Superhero: Dr. Low Cze Hong (a.k.a. Macula Man), senior consultant ophthalmologist and medical director, C H Low Specialist Eye Centre, Mount Elizabeth Medical Centre and Hospital, Singapore

Villain: Age-related macular degeneration (AMD)

The good news is people are living longer. The bad news? As life expectancy increases, so does the probability of acquiring an age-related disease – like age-related macular degeneration. According to Dr. Low, “AMD is a dreaded disease – and it though used to be a rare disorder in Singapore, it is now fairly common.” 

AMD is a leading cause of irreversible blindness of adults over 50 years old, with a global prevalence of 170 million. It is the leading cause of visual disability in the industrialized world and the third leading cause globally.5 As aging is the greatest risk factor, the prevalence of AMD will continue to rise as the population ages.

“Initially, visual functions are greatly impacted with deterioration of central visual acuity, color and reading vision,” explained Dr. Low. “As time goes on – in some cases, even with adequate treatment – further visual deterioration will result in near total loss of vision.”  In its most advanced stages, AMD deprives an individual of his or her ability to perform basic activities such as reading, recognizing faces, and driving.

According to the American Academy of Ophthalmology (AAO), although an estimated 80% of AMD patients have non-neovascular or atrophic (dry) AMD, the neovascular form (wet) is responsible for nearly 90% of the severe central visual acuity loss associated with AMD.6

Weaponry: The tried and true “Needle in the Eye”

Like CRAO, there is no definitive cure for AMD. And even though there are therapy options that can halt the progression of the disease, the condition can still worsen – even with treatment. Generally, the first line of recommended therapy for neovascular AMD is anti-vascular endothelial growth factor (anti-VEGF). Injected intravitreally, anti-VEGF aims to block the growth of abnormal blood vessels in the eye to prevent vision loss.

“We are fortunate to have many new anti-VEGF agents at our disposal,” said Dr. Low. “These various regimens of treatment have by-and-large halted the disease’s progression in patients who have early detection and intervention, persist in follow-up and repeated treatment, and can afford it – either through public or self-funded health schemes.”

The anti-VEGF delivery system is simple – through a needle via the pars plana. Dr. Low adds that meticulous hygiene and asepsis is vital. In addition, the therapy is generally well tolerated and rarely associated with serious adverse events like infectious endophthalmitis or retinal detachment.6

Superhero: Dr. Ashish Sharma M.S. (a.k.a. The DME Destroyer), innovator andhead, MII RetCam Development Team and consultant retina and head research, Lotus Eye Hospital and Institute, Coimbatore, TN, India.

Villain: Diabetic Macular Edema (DME)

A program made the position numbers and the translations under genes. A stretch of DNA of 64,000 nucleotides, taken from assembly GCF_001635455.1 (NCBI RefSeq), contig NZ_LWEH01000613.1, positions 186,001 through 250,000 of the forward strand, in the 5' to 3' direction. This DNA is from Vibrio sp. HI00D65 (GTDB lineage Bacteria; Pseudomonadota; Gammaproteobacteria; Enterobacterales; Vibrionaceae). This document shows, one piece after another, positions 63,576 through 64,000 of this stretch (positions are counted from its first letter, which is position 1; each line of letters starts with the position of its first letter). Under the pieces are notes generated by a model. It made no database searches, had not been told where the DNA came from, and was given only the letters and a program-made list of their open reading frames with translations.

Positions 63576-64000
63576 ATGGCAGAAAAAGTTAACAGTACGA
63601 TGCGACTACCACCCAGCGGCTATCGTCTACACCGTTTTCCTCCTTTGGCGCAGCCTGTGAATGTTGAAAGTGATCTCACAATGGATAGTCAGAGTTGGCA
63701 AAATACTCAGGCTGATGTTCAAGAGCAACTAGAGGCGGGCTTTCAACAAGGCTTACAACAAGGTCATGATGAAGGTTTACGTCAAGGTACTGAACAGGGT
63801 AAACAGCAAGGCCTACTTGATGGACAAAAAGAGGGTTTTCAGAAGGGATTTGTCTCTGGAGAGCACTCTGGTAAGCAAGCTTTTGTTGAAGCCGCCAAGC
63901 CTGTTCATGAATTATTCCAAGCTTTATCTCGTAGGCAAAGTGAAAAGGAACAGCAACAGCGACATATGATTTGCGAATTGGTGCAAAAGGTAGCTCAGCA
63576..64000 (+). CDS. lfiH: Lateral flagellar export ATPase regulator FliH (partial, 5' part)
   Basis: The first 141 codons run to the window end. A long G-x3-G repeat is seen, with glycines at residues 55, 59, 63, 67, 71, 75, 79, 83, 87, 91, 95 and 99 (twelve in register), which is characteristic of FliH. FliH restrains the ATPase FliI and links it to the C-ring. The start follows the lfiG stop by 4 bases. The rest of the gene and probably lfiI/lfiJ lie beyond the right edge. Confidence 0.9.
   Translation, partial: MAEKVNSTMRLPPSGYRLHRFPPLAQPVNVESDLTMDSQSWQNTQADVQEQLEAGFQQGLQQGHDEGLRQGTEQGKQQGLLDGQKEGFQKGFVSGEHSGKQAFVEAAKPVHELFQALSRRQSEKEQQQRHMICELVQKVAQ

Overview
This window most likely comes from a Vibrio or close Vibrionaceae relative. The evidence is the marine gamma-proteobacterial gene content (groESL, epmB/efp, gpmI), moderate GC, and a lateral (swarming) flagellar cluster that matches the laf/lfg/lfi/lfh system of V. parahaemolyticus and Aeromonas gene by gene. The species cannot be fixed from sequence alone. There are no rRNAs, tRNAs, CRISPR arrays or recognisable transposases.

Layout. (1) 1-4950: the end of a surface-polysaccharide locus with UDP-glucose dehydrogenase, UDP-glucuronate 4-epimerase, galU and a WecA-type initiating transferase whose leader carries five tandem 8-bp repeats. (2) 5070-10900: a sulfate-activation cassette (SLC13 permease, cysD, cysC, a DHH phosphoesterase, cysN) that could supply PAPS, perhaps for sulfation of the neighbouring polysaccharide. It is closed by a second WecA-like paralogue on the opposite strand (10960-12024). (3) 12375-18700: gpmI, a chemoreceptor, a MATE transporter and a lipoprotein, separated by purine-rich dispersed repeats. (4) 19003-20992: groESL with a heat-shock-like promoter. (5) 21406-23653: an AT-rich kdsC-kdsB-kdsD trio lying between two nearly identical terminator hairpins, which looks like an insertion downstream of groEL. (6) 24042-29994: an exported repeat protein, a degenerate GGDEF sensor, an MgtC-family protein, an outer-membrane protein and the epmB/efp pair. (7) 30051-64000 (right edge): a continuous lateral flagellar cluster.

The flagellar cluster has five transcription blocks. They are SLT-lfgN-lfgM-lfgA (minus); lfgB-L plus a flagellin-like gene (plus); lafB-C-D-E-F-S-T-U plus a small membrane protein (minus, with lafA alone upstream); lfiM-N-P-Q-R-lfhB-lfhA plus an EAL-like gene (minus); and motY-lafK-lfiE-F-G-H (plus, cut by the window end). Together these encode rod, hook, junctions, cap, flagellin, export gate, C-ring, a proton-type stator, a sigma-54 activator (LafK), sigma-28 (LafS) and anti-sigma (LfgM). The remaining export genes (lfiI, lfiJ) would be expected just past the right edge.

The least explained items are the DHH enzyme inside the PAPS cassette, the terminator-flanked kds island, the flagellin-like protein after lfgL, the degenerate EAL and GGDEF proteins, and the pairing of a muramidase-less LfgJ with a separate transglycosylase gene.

According to Dr. Sharma, the biggest sight-threatening villain he encounters is diabetic macular edema (DME). “There is a high prevalence in the young working population [in India] – we see these cases every day,” he shared. 

This is because diabetes is approaching a potential epidemic in India, with more than 62 million individuals currently diagnosed with the disease. It’s predicted that by 2030, up to 79.4 million individuals in India may have diabetes. To make matters worse, Indians are more susceptible to diabetic complications like DME at an early age (20 to 40 years), compared to Caucasians (> 50 years).7 DME is responsible for most of the visual loss experienced by patients with type 2 diabetes,8 making this a major public health concern.

“My patients fear that they will lose their livelihood,” said Dr. Sharma. “Furthermore, the injection burden [with anti-VEGF] is sometimes too high.”

Weaponry: Needles and implants supercede lasers

Traditionally, focal or grid laser photocoagulation has been a treatment for DME. However, recent studies on the effect of anti-VEGF substances in DME, showed resolution of the edema and visual acuity gain. Thus, anti-VEGF therapy has become a prominent treatment for DME. A recent meta-analysis found that anti-VEGF drugs are effective at improving vision in people with DME, with 3 to 4 in every 10 people likely to experience an improvement of 3 or more lines visual acuity at one year.9 Intravitreal steroids, also play a role in the management of DME, particularly in refractory cases, due to their anti-inflammatory effect.10 

Dr. Sharma agrees and recommends anti-VEGF as primary therapy for phakic DME patients. For pseudophakic DME patients, he prefers the dexamethasone intravitreal implant Ozurdex (Allergan, Inc., Irvine, CA). Dexamethasone implants like Ozurdex, tend to be reserved for patients unresponsive to anti-VEGF therapy and may be considered first line of treatment for pseudophakic patients, or those with impending cataract surgery.11